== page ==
Is Yudof Really To Blame?

Mark Yudof has been called one of the Top Ten Best College Presidents of All Time by Time magazine. When he became president of the UC System in 2008, he stepped into a financial bear trap: Arnold had just cut the UC budget by 20 percent when the UC was already facing a billion-dollar deficit. Not to mention the fact that there wasn’t going to be much help from the rest of the state itself as California was feeling the brunt of the recession.

You could say that he had some big shoes to fill: big, uncomfortable shoes that threatened to eat him alive.

Because of the situation, Yudof has made some choices that well, hell, I’ll say it: he’s made some choices that just suck, at least from a student’s perspective. If you’re reading this, you remember the most pressing one, from just last year, the ever infamous fee-increase, the 32 percent raise in tuition. The student response was initially insane and violent. But after calming down, we re-examined our situation and came out with that infamously cursed phrase which precluded our doom and damnation: “At least things can’t get any worse.” Oh, how wrong we were.

Because, hallelujah, ladies and gentlemen! Hallelujah! Jerry Brown is governor, and he isn’t wasting any time in getting down to business “saving” California. Unfortunately, the UC system isn’t too high on his list: we only get back 58 percent of what we lost last year. Which means out of the $21 billion that the UC system spends every year, the state is going to shell out $2 billion. And all that extra cash needs to come from somewhere, folks, and that somewhere sure isn’t the North Pole. It’s your wallet.

Because Yudof’s got a pretty hefty budget plan, which includes tucking $500 million for super secret UC savings plans, not to mention increasing the number of senior officials (guys who make over $200,000 per year) by 6 percent. And to pay for these ambitious schemes, Yudof has proposed another fee increase Ń 8 percent, to be precise. And maybe that sounds paltry compared to last year’s, but remember that that 32 percent increase didn’t disappear. At this point, tuition has nearly doubled in less than 15 years. With this 8 percent increase, Joe the Anteater is looking at an annual fee of $11,124, with grad students coasting along at a not-so-cool $12,150.

Sound fun? Don’t hold your breath, because it gets better. The plan to save the UC system is a two-fold one, and part two is just as disappointing as part one. Because not only are Yudof and the Regents increasing our tuition fees, they’re also rejecting up to 30,000 students over the next decade, 30,000 perfectly qualified applicants who, ordinarily, would have been accepted. And because less students are going to be enrolled, the UC system is going to be offering fewer and fewer classes as time goes by, This means it’s time to take off the kid gloves, because competition for those highly desirable classes like Humanities Core or Bio 93 is going to be tighter and more intense than ever before.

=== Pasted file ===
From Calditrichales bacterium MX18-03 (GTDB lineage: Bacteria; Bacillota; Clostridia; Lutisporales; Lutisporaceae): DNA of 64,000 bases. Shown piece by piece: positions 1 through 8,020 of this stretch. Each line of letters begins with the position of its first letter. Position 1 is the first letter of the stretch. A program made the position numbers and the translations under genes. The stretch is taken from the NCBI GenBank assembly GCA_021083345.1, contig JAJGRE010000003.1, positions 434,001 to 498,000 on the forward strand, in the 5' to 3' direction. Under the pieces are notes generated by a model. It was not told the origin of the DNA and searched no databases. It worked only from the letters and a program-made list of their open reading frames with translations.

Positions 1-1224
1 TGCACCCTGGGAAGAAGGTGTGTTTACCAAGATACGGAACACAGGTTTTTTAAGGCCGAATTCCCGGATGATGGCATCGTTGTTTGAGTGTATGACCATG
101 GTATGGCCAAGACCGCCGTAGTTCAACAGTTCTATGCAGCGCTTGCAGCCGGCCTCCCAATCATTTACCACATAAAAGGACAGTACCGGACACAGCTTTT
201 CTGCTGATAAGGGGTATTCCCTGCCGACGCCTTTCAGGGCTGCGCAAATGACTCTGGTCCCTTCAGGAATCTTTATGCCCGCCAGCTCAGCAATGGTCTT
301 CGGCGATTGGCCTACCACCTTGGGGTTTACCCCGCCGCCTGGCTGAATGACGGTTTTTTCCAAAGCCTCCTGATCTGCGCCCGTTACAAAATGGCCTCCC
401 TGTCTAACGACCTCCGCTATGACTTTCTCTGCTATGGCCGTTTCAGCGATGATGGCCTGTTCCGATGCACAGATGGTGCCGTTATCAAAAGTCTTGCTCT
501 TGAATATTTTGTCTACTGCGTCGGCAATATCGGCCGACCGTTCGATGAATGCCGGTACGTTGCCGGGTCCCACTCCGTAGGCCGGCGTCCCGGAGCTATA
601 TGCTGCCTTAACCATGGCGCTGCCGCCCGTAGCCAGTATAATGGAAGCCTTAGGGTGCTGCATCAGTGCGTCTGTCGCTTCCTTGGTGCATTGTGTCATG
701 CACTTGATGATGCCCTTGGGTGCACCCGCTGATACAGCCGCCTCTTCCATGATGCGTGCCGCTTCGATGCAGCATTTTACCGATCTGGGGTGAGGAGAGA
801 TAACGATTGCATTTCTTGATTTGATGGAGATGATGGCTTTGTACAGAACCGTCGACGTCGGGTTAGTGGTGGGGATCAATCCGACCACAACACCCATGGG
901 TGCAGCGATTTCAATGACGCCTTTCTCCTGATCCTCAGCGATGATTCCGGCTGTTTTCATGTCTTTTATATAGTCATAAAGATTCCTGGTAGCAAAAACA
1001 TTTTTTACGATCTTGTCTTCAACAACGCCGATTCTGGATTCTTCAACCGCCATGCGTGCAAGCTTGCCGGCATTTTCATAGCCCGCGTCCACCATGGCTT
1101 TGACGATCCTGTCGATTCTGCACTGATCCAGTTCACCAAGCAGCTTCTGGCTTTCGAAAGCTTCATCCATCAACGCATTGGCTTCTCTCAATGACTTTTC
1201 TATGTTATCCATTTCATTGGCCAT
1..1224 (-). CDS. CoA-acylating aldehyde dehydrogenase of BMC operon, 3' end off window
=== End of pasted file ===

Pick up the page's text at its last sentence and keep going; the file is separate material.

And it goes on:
But hang on, sports fans, it doesn’t have to be a heavyweight fight yet. I like to be fair and balanced in my judgments, and I wouldn’t feel right if I didn’t try to see things from Yudof’s perspective. First of all, the man stepped into what is one of the greatest economic and financial catastrophes that American education has ever seen. That can’t be an easy mess to clean up, and from where Yudof is standing, this must seem like the only viable option. And, he has tried other ways of scrounging up the money. Yudof’s advocacy movements for funding from private donors and alumi is one of the most comprehensive in history Ń and it is working Ń even if not as well as one would hope. And over the next decade, Yudof is going to further extend financial aid and Cal Grants to the middle class, with maximum incomes from the current $70,000 to an increased $80,000, which will assist thousands of other needy Anteaters, Bruins, Banana Slugs É you get the picture.

So, sure, Yudof is doing the best he can in a bad situation. Maybe the rap he’s getting is pretty unfair, and the UC student association should give him a break. I don’t know the guy personally, and I’m trying to understand things from his perspective. Then again, despite his opposition to increasing the pay of the other regents, Yudof is looking forward to the highest pension in UC history, $350,000 per year.  That, dear readers, doesn’t ring too kosher.

Ryan Cady is a first-year undeclared major. He can be reached at rcady@uci.edu.